Diagnosis

Your doctor might be able to diagnose HPV infection by looking at your warts.

If genital warts aren't visible, you'll need one or more of the following tests:

  • Vinegar (acetic acid) solution test. A vinegar solution applied to HPV-infected genital areas turns them white. This may help in identifying difficult-to-see flat lesions.
  • Pap test. Your doctor collects a sample of cells from your cervix or vagina to send for laboratory analysis. Pap tests can reveal abnormalities that can lead to cancer.
  • DNA test. This test, conducted on cells from your cervix, can recognize the DNA of the high-risk varieties of HPV that have been linked to genital cancers. It's recommended for women 30 and older in addition to the Pap test.
April 02, 2016
References
  1. Palefsky JM. Epidemiology of human papillomavirus infections. http://www.uptodate.com/home. Accessed Jan. 25, 2016.
  2. Warts. American Academy of Dermatology. https://www.aad.org/public/diseases/contagious-skin-diseases/warts. Accessed Jan. 25, 2016.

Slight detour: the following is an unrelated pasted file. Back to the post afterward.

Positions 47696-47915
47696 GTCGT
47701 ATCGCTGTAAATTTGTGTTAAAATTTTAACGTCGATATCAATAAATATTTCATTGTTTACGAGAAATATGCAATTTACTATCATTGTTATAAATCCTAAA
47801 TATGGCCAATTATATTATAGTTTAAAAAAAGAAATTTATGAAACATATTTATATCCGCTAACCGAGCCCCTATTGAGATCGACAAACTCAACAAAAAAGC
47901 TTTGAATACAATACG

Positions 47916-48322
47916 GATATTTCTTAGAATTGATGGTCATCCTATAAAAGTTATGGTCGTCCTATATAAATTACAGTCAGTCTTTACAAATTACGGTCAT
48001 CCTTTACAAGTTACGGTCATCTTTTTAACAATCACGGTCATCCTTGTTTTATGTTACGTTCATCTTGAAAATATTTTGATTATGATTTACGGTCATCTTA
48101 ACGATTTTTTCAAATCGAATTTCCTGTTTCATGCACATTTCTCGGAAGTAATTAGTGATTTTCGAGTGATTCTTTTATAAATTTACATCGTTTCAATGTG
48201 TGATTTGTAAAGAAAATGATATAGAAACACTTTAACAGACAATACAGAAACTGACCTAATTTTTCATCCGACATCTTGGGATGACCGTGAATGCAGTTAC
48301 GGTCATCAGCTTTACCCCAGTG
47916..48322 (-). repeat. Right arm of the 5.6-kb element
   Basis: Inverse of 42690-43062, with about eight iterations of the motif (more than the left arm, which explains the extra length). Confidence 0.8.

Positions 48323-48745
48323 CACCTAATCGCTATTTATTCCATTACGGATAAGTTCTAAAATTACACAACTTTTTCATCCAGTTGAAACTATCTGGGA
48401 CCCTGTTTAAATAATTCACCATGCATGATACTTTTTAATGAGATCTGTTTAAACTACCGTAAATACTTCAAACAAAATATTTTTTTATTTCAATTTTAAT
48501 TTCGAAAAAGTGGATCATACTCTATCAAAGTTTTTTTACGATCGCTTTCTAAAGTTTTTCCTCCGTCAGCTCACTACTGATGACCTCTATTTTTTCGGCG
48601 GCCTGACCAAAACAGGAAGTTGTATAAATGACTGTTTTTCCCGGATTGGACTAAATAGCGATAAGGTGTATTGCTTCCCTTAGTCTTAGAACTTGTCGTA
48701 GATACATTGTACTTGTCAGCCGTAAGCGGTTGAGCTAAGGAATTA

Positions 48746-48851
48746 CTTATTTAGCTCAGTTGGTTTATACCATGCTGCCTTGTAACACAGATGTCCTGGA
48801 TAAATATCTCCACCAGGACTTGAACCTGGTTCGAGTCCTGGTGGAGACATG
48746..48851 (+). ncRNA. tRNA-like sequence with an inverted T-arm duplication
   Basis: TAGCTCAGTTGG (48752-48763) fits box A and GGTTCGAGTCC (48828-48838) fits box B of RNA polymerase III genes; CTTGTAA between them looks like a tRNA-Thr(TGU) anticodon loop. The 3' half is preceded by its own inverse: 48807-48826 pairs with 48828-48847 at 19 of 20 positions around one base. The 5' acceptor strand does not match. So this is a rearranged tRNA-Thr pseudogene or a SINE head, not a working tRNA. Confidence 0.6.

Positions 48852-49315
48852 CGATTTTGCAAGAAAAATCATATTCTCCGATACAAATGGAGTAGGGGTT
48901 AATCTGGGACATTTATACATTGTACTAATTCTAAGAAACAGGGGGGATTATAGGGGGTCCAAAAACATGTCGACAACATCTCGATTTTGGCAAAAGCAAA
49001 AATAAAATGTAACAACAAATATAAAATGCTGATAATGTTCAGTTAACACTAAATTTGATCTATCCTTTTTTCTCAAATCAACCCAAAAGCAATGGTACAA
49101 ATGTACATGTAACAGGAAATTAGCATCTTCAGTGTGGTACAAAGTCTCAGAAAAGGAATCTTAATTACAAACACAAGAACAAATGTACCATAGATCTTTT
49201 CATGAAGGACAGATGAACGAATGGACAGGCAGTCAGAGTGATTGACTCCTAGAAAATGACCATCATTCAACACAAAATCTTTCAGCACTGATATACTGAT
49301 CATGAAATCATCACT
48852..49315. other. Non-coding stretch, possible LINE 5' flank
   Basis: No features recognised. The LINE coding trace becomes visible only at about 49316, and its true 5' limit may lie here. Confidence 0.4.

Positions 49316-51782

3. Genital HPV infection — CDC fact sheet. Centers for Disease Control and Prevention. http://www.cdc.gov/std/hpv/stdfact-hpv.htm. Accessed Jan. 25, 2016.
  4. Human papillomavirus (HPV) and cervical cancer. World Health Organization. http://www.who.int/mediacentre/factsheets/fs380/en/, Accessed Jan. 25, 2016.
  5. Castle PE, et al. Recommendations for the use of human papillomavirus vaccines. http://www.uptodate.com/home. Accessed Jan. 25, 2016.
  6. Goldstein BG, et al. Cutaneous warts. http://www.uptodate.com/home. Accessed Jan. 28, 2016.
  7. AskMayoExpert. Nongenital warts: Patient-guided treatment (adult). Rochester, Minn.: Mayo Foundation for Medical Education and Research; 2014.
  8. Anogenital warts. Centers for Disease Control and Prevention. http://www.cdc.gov/std/tg2015/warts.htm. Accessed Jan. 28, 2016.
  9. STDs during pregnancy — CDC fact sheet. Centers for Disease Control and Prevention. http://www.cdc.gov/std/pregnancy/stdfact-pregnancy.htm. Accessed Jan. 28, 2016.
  10. Patient education fact sheet: New  guidelines for cervical cancer screening. American Congress of Obstetricians and Gynecologists. http://www.acog.org/Womens-Health/Cervical-Cancer-Screening. Accessed Jan. 28, 2016.